Wednesday, August 31, 2005

Dunking doughnuts and weighing souls

Few days ago I finished reading an amazing book: "Weighing the Soul - Scientific Discovery from the Brilliant to the bizarre". The author of the book is Len Fisher; the honorary research fellow at University of Bristol and more interestingly the winner of the Ig Nobel prize for his research into the science behind dunking biscuits and doughnuts. His first book "How to dunk a doughnut: The science of everyday life" is next on my reading list.

"Weighing the soul..." is captivating. It talks about the debates and fights that led to the evolution of some of the most important scientific ideas in today's world. Len Fisher takes the reader behind the curtains of some of the best dramas on the stage of science in the 20th century. He describes the bizarre experiments attemting to weigh the souls (of humans, dogs and rats!) and attempts to convert ordinary materials into gold. We hear about the travails of Galileo and how they may have helped bring forth some great science which finds widespread relevance today. We learn the interesting details in the efforts to understand the nature of light and electricity. Len Fisher gives the account of "battles" between two ideas proposed by scientific minds...E.g. Isaac Newton and Thomas Young about the nature of light or between Galvani and Volta about the nature of electricity... or even more interesting between the pointed lightening rods proposed by Ben Franklin and the blunt tipped ones proposed byBenjamin Wilson.

In the chapter on the nature of life, Fisher portrays the attempts to understand what life means and the clash between the mechanists (who sought to explain all life phenomena by the means of known physical laws) and the vitalists (who proposed the necessity of a "vital force" being imbued in living organisms). It is interesting to find that although the mechanists won the day... the contributions to the science made by both sides are equally valuable. Fisher brings out this point very cogently. The "battle of ideas" described by him form a backdrop to the emergence of the winning idea with each side making significant contributions to the final appearance of the winner.

Seeing this "behind the scenes" footage I realized that science is afterall a human enterprise... and it comes with all the usual baggage... ego clashes, personal attacks and pitched battles for dominance. I also thought about the ridiculous "debate" going on in US these days over Darwinian evolution. The ideas that are being proposed as alternative "theories" to Darwin's evolution have been proposed before and they have lost. The vitalist proposing the necessity of a "vital force" were definitely influenced by their religious beliefs. They lost the battle of ideas not because they were not good scientists... they lost the battle of ideas because they could not provide any testable, measurable evidence of their idea... experimental evidence which forms the bedrock of science. They lost because the opposing idea could be tested, could be observed and could explain all the phenomena in question.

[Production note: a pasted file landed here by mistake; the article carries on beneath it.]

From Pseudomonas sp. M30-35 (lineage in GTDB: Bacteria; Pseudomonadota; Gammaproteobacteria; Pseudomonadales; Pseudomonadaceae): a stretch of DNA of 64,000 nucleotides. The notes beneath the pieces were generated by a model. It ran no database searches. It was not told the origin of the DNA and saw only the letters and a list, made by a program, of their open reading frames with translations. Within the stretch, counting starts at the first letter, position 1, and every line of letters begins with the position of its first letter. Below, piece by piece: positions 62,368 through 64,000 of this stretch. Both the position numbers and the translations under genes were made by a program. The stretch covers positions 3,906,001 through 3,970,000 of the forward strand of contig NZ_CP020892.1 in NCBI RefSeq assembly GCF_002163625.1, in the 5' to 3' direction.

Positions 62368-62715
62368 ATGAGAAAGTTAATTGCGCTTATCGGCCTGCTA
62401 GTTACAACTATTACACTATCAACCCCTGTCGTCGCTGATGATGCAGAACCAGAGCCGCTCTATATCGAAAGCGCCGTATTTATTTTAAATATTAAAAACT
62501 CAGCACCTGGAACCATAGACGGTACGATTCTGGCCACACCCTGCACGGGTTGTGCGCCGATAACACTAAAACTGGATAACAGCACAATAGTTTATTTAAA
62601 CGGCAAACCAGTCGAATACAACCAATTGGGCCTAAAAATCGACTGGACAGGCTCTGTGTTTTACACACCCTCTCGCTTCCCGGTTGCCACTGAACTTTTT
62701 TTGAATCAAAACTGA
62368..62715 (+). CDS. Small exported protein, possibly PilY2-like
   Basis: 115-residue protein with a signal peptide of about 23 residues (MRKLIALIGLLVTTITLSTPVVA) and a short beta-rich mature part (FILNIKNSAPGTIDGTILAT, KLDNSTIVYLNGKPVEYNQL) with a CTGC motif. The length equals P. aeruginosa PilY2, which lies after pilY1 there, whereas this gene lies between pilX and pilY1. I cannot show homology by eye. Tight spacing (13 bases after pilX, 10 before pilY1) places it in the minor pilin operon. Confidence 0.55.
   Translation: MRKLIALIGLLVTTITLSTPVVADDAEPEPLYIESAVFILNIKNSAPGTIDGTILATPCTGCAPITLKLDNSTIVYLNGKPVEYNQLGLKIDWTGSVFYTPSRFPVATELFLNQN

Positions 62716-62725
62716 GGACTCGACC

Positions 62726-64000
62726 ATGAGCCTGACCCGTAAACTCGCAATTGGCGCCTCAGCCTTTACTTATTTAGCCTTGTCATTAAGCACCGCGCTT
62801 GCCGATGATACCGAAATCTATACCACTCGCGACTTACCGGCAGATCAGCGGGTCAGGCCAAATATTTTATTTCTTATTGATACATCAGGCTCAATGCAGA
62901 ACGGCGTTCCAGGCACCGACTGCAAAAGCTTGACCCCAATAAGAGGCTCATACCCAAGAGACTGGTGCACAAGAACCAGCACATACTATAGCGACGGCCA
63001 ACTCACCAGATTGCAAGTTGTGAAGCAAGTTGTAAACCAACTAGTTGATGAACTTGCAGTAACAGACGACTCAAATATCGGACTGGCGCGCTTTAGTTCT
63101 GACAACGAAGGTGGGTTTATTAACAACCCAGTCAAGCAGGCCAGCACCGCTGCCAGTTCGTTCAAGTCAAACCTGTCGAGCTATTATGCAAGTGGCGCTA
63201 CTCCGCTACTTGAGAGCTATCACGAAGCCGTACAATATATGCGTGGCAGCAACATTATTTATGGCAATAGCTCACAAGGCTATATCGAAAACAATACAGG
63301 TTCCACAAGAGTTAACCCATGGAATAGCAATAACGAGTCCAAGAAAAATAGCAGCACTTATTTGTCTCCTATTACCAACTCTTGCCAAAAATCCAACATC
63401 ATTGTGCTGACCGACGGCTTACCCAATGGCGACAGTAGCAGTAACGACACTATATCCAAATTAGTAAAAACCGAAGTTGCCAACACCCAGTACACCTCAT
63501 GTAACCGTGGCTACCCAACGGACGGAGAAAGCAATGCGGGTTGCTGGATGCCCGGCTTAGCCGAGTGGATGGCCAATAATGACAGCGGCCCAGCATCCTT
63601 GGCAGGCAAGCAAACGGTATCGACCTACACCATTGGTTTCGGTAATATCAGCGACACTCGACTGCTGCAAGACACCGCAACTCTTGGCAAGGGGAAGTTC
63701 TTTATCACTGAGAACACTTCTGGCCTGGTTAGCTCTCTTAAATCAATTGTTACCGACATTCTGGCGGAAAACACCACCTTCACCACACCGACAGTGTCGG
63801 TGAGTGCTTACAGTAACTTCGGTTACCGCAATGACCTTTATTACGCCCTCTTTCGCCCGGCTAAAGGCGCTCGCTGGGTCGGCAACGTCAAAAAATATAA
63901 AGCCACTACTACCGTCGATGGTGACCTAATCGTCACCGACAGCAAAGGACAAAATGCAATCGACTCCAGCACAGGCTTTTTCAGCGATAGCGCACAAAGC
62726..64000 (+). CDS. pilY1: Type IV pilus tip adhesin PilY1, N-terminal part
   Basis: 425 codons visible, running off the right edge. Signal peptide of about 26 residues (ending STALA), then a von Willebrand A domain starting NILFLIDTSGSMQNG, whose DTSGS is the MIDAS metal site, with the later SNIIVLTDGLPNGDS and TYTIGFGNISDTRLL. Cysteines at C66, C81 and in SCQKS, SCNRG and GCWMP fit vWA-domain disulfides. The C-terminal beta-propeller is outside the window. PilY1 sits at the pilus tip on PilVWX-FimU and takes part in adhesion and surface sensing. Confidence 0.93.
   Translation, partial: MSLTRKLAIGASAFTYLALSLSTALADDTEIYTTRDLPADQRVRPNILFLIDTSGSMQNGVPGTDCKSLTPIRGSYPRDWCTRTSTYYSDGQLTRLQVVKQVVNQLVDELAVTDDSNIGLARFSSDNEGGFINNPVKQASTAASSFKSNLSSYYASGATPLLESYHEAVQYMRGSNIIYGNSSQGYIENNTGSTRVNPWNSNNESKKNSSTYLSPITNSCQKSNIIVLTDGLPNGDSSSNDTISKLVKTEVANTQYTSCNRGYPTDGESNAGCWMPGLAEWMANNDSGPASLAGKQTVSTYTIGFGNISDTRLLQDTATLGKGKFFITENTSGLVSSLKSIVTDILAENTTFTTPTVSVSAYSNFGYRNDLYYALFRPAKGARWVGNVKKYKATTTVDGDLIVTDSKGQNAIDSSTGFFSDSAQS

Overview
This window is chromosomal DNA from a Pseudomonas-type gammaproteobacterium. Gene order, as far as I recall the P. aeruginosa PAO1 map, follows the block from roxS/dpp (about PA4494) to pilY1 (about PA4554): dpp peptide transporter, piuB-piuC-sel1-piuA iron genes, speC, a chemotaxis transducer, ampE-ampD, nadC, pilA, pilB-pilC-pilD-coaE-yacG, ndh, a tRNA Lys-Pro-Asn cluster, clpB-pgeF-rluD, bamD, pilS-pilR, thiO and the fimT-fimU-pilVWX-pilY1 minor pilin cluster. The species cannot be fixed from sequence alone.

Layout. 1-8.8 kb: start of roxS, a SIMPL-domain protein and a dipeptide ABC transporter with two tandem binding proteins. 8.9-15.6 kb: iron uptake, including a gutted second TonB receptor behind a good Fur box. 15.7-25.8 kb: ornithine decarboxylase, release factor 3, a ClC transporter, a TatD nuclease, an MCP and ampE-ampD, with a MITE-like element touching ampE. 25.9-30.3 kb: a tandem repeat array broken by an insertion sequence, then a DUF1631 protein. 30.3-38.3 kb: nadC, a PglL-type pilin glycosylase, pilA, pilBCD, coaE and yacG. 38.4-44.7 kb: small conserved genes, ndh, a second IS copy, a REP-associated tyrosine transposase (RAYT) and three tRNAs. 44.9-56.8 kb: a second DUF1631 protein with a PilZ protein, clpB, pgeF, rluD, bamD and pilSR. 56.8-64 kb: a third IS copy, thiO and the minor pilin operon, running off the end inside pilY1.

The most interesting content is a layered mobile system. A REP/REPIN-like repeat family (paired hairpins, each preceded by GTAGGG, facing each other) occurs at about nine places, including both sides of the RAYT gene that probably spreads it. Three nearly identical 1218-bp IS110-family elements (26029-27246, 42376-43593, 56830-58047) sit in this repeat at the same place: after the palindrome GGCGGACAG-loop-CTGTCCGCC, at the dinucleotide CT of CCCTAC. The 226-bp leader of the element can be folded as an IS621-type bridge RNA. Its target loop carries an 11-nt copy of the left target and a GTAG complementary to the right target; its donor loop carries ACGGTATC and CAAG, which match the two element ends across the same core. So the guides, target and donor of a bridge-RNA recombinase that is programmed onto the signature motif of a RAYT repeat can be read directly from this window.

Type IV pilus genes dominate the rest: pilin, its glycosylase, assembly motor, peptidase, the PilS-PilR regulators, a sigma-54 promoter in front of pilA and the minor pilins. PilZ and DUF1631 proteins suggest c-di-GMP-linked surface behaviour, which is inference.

I guess today there is so much anxiety and fear about the idea of evolution because it seems like it is out there to remove the role of God from human life. Scientists are not out there to destroy God... but so far science has not felt the need to invoke God into the picture. Scientists are not atheists bent on destroying religion... but science has been successful to an amazing degree in explaining almost all of the things around us without invoking a God or a creator or a designer. Scientists take this success as an indicator that nature is "knowable".... that we can understand phenomena in nature by means of "laws" and "principles" and "theories" which can be tested. Some think that this "knowability" of nature is an article of faith among the scientists. But I feel there is huge degree of success to back it up.

However I cannot bring myself to disagree with one point that Fisher makes in the chapter "What is life?". In the concluding paragraph discussing about the issue of what we know about the nature of life (p163) he says...
No amount of extra scientific information is likely to resolve this issue. The argument is not scientific alone, although some scientists argue there is no point in believing something that cannot be confirmed or refuted by scientific tests. To my mind, this is committing the same fallacy as Driesch did when he could only imagine one way that an intracellular machine might function and decided this was therefore the only way it could function. The fallacy in the first case leads to a hubristic materialism and in the latter case to an equally hubristic philosophy of vitalism. The balance point of view is surely to say that any belief (such as a mechanistic view of life) that can be tested against reality should be, but that does not mean that beliefs that cannot be tested are not true.
It is clear that the difference between science and "not science" IS the difference between beliefs that can be tested and those that cannot be tested. But Fisher issues a note of caution to believers on both sides. I think this kind of balanced stance in necessary if we want to avoid the battle between science and faith that seems ever so close.

"Weighing the soul - Scientific Discovery from the Brilliant to the Bizarre", Len Fisher. Arcade Publishing, New York. 1st U.S Edition. 2004. (ISBN 1-55970-732-1)

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